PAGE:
Posts Tagged ‘Winfield Missouri’

Read, Write or Paint?

November 24, 2019

Winfield angle

Winfield, Missouri, signed & numbered limited edition 13h x 11w” $60

The minute I began to write I felt a tension between reading and writing that, instead of abating, has grown more intense with the shortening of my life’s horizon. I’m now in my sixties, which means that I’m looking at a maximum of about thirty more years of life. Which should I do? Read, or write?

Larry McMurtry, Walter Benjamin at the Dairy Queen: Reflections at Sixty and Beyond

As an avid reader, I plough through stacks of books every year, and some of them deserve re-visiting. This volume by Larry McMurtry I read quickly a couple of months back, and have packed it on my trips ever since. I just keep going back to his words. And the ones posted above definitely resonate with me, because my life at sixty-five is always torn between reading, writing, thinking, journaling, drawing, watercoloring. When I’m doing one of those activities, my mind continually drifts to the others. My artist friends tell me I have Attention Deficit Disorder and they are probably right. But I found great relief when reading Water Isaacson’s recent biography on Leonardo da Vinci, because that wonderful Renaissance spirit was also distracted throughout his life. I find him good company.

The painting above I have attempted on four different occasions. Two of the paintings have been made into signed & numbered editions. I took pictures of this abandoned store in Winfield, Missouri, a small Mississippi River town north of St. Louis on Highway 79. It was summer 2009. The sun had just risen, and I pulled my Jeep over and took a number of photos from different angles. This proved to be one of the best unscheduled stops in my artist life.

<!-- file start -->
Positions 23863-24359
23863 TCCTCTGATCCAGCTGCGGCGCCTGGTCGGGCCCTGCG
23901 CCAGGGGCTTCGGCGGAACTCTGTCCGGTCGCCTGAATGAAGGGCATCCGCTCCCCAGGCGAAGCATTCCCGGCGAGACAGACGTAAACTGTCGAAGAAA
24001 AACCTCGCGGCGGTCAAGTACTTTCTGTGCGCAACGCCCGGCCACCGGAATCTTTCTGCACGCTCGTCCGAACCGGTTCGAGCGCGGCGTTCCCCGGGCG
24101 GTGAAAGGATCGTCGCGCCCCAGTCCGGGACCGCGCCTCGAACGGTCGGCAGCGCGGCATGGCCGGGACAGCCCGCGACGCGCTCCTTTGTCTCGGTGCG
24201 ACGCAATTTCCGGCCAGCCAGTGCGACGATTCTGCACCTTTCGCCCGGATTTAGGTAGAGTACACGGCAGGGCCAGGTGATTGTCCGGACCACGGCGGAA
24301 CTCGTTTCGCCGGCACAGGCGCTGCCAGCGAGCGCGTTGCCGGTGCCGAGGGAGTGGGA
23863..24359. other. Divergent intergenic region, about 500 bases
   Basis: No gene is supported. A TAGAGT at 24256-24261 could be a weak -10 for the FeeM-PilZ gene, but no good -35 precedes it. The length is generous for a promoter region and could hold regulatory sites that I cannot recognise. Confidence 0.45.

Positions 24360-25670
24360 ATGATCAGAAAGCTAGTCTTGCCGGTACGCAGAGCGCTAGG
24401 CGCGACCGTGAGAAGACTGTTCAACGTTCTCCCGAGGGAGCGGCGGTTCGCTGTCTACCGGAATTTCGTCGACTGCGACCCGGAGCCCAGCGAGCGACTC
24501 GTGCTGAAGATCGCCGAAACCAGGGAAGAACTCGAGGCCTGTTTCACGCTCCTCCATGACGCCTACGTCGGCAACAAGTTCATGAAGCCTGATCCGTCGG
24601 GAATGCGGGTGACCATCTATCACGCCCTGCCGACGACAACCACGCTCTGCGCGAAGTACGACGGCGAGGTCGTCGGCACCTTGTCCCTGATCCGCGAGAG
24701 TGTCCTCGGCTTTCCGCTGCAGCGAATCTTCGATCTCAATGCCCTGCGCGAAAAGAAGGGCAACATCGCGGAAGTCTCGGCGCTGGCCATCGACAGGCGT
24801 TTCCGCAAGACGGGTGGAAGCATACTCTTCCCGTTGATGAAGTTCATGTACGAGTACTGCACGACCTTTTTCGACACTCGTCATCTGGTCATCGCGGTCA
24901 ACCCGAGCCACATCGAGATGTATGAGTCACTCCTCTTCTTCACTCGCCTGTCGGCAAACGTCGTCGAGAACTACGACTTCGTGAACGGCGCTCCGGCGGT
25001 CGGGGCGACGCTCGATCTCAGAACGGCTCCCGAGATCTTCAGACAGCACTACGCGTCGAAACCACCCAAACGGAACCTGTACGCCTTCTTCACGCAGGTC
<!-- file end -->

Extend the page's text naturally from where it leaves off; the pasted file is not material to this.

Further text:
A few years ago, a woman called me on the phone who had seen my work on the Internet. She told me fascinating stories of this place which had been formerly owned and managed by her grandmother. Adjacent to the store was an old service station whose owner kept a German Shepherd in his business. Patrons would put a 50-cent piece in the dog’s mouth, and he would trot to the store next door, rise on his hind legs and drop the coin on the counter. The grandmother would turn around, take down a can of dog food from the shelf and place it in the dog’s mouth. The happy Shepherd would then carry his booty back to the service station where the owner would open it and dump it in the dog’s bowl.

The Larry McMurtry book quoted above laments that story telling has largely disappeared from our culture today. I sadly agree, and will always be grateful to the lady caller who passed this delightful story on to me, putting genuine emotion into my painting.

Thanks for reading.

Shultz reduced

 

I make art in order to discover.

I journal when I feel alone.

I blog to remind myself I am not alone.

 

 

The Winfield Antique Store along Highway 79

May 8, 2011

Winfield , Missouri along Highway 79